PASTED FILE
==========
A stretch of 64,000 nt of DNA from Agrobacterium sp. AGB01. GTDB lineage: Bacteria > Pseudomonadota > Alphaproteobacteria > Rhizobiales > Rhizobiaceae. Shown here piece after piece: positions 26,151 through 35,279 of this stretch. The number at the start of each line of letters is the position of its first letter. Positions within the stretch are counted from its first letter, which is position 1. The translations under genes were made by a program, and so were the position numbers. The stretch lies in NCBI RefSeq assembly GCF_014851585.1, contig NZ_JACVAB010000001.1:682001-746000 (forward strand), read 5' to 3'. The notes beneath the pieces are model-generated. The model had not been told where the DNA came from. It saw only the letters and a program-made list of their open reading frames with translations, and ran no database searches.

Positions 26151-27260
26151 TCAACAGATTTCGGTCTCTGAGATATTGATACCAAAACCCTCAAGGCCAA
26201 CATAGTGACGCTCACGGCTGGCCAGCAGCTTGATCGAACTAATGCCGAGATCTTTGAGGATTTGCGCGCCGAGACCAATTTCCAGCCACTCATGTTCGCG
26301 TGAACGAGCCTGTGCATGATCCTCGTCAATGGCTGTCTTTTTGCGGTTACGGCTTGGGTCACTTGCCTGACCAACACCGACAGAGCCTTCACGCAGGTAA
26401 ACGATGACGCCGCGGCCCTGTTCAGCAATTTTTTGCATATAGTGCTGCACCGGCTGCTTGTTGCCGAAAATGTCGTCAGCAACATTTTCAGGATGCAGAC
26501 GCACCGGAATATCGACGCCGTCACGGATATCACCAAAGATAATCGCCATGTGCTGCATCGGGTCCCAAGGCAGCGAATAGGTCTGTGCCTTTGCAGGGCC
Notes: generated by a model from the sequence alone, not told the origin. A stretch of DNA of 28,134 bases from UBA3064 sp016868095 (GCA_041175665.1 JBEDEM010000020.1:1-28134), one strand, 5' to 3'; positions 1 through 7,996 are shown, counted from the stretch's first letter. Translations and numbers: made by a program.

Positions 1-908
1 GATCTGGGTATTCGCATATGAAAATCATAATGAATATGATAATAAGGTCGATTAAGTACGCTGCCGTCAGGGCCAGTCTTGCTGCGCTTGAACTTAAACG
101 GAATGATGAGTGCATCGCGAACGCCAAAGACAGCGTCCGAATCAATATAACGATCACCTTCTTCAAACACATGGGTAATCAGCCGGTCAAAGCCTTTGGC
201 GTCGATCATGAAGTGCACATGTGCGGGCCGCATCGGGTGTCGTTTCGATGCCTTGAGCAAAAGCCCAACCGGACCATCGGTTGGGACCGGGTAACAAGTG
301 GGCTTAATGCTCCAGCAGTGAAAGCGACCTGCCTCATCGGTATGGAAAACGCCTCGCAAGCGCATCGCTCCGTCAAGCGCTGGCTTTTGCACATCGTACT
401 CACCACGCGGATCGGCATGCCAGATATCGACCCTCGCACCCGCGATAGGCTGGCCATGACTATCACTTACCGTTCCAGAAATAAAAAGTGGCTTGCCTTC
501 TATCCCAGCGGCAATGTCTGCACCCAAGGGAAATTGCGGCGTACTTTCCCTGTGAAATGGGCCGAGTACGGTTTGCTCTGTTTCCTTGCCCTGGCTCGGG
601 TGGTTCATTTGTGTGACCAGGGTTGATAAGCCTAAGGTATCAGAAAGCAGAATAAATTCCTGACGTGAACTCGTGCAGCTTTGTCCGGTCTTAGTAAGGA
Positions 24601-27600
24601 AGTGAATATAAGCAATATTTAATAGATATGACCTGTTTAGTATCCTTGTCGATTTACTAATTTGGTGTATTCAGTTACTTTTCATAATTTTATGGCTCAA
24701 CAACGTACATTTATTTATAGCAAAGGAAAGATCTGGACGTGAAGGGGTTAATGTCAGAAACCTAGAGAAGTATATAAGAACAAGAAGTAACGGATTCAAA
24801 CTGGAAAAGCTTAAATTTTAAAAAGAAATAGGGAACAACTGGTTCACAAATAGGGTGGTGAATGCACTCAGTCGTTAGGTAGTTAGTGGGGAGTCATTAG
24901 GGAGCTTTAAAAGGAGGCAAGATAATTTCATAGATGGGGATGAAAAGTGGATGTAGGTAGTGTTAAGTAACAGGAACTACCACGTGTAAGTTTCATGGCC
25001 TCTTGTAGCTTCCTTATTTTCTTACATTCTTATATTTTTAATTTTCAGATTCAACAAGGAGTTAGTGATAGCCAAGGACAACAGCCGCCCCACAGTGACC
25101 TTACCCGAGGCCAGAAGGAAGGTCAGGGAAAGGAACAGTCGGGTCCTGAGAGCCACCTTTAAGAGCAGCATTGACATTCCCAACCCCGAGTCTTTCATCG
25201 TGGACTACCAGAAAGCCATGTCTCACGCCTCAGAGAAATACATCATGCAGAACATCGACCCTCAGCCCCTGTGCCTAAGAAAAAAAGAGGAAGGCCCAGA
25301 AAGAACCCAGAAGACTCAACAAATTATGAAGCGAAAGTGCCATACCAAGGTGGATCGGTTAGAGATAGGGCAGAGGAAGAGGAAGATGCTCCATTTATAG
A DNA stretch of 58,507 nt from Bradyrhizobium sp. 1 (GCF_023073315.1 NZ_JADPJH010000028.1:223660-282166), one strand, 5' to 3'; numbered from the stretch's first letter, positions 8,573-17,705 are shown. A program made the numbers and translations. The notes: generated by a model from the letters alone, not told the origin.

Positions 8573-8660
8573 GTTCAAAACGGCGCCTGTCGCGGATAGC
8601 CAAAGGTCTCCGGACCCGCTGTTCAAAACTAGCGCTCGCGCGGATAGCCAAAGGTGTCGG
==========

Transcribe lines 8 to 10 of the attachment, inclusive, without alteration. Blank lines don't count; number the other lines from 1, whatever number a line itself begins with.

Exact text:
Notes: generated by a model from the sequence alone, not told the origin. A stretch of DNA of 28,134 bases from UBA3064 sp016868095 (GCA_041175665.1 JBEDEM010000020.1:1-28134), one strand, 5' to 3'; positions 1 through 7,996 are shown, counted from the stretch's first letter. Translations and numbers: made by a program.

Positions 1-908
1 GATCTGGGTATTCGCATATGAAAATCATAATGAATATGATAATAAGGTCGATTAAGTACGCTGCCGTCAGGGCCAGTCTTGCTGCGCTTGAACTTAAACG